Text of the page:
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Groundhog Day


Groundhog Day is an old tradition dated back to 1887, the idea is to predict the incoming weather.

Typically, every Feb. 2, the groundhog comes out of hibernation and if it sees it’s shadow then we can anticipate a longer winter and the groundhog goes back into hibernation, otherwise if there is no shadow then we can expect warmer weather to soon come. People have been using this method of weather determination for many decades and claim it holds to be truthful.  

The old tale began in Punxsutawney, Pennsylvania and then later spread to Canada.

Groundhog is a common name for the ground squirrel also referred to as the Marmota Monax. But more popular names for the animal consist of “woodchuck” or “land beaver” and many other names differing on its location.

Although the tradition started in Pennsylvania, it is best known by people whose ancestors spoke German, specifically those in the Pennsylvania-Dutch area.  

Few people know that Groundhog Day is related to two other holidays, Halloween and Mayday. Groundhog Day is known to have been connected to the cycle of pre-Christian festivals that gave us those two holidays and is also known to be tied to an ancient Christian celebration, Candlemas Day, celebrated in Germany. Like Groundhog Day, on Candlemas Day if it is clear and sunny then it is determined that winter will continue, otherwise they can predict warmer weather.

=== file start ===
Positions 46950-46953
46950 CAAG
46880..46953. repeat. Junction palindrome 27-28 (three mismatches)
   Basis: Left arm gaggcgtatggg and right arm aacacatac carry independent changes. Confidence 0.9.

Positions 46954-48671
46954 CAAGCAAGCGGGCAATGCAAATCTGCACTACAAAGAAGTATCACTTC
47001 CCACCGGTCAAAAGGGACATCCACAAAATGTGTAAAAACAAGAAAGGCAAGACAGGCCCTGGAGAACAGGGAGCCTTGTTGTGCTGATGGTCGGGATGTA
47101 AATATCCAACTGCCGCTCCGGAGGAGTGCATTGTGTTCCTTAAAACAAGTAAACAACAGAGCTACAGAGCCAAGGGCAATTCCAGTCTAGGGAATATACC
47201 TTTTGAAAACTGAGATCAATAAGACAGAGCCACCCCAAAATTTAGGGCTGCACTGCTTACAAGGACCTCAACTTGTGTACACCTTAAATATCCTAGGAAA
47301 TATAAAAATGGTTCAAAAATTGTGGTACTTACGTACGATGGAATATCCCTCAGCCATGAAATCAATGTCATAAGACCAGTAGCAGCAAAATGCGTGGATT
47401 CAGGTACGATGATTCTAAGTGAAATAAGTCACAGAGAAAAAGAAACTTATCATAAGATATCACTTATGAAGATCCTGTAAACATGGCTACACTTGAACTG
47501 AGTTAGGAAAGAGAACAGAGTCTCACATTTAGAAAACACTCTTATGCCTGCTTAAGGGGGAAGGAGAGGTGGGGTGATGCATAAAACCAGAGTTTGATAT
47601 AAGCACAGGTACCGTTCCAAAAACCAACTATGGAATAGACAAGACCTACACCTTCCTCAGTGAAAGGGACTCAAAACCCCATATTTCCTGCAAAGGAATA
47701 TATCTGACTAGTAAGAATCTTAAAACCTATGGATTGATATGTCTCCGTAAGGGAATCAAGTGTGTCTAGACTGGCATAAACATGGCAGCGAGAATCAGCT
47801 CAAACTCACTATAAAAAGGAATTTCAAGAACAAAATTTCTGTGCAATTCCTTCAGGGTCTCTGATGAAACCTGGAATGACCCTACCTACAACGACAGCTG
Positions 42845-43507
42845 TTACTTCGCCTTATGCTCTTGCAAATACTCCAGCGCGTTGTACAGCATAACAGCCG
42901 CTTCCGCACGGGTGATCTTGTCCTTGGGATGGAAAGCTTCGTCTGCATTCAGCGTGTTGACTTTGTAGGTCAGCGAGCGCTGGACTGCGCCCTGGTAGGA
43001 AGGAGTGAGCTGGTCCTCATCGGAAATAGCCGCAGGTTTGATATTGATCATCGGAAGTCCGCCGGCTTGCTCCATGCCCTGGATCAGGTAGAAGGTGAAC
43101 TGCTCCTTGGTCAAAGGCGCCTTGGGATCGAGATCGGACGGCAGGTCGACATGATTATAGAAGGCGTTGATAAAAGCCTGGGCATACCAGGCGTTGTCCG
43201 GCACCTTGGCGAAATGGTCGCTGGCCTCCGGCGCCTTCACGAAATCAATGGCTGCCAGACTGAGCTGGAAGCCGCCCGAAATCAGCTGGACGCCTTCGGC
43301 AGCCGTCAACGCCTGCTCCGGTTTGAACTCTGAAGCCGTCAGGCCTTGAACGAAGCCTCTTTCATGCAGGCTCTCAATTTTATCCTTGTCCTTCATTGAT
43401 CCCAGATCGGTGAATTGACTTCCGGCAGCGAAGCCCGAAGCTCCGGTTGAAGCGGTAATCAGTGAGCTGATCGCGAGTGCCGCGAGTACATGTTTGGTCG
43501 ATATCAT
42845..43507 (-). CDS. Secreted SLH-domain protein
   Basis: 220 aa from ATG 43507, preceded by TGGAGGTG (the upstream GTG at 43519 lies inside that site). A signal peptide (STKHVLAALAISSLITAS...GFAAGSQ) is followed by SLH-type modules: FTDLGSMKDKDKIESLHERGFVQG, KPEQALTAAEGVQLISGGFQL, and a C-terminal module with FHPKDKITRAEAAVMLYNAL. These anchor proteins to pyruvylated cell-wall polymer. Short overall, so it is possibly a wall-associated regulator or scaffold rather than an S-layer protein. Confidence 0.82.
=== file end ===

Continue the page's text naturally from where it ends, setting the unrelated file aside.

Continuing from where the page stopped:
Despite the promoters of the festival claiming the animals have never been wrong, with a closer look at the records it has been discovered that the records indicate a correlation of less than 40 percent.

As for Canada, it tends to have a number of groundhogs that determine the weather, the most well-known rendering Wiaton Willie, the pink eyed, white furred creature that appeared on the Bruce Peninsula, northwest of Toronto, since 1956, who is known to be corrected around 90% of the time.  

Many people believe that the implication of Groundhog Day can spread ideas of change due to the fact that the groundhog can simply determine the upcoming change of weather. The holiday is a way to help recognize and pay attention to the everyday patterns we see in life that can be easily missed. And it is certainly a reason for people to all come together and something to bond over.  

In conclusion I predict that the groundhog will not see its shadow this year and that warmer whether will soon come judging by the warmer weather rolling in now.

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About the Contributor
Kaylee Arnaz
Kaylee Arnaz, Reporter
Kaylee Arnaz is a 17-year-old senior at Tracy High School. She has gone to Tracy High School for all four years and is excited about college options. She lives with her family of four, including her little brother who is a freshman at Tracy High School, and she has eight animals who she loves endlessly. In her free time, she often enjoys hanging out with her animals, graphic designing, and cooking. She has over 2,000 edits of both pictures and videos and cooks a variety of foods daily. She enjoys hanging out with her friends and doing all sorts of things. Arnaz is currently taking online college courses to prepare for her college career. She is very adventurous and loves to go camping and prefers the outdoors. But her favorite thing of all is spending time with her family, whether it's cooking, watching television or playing board games.  

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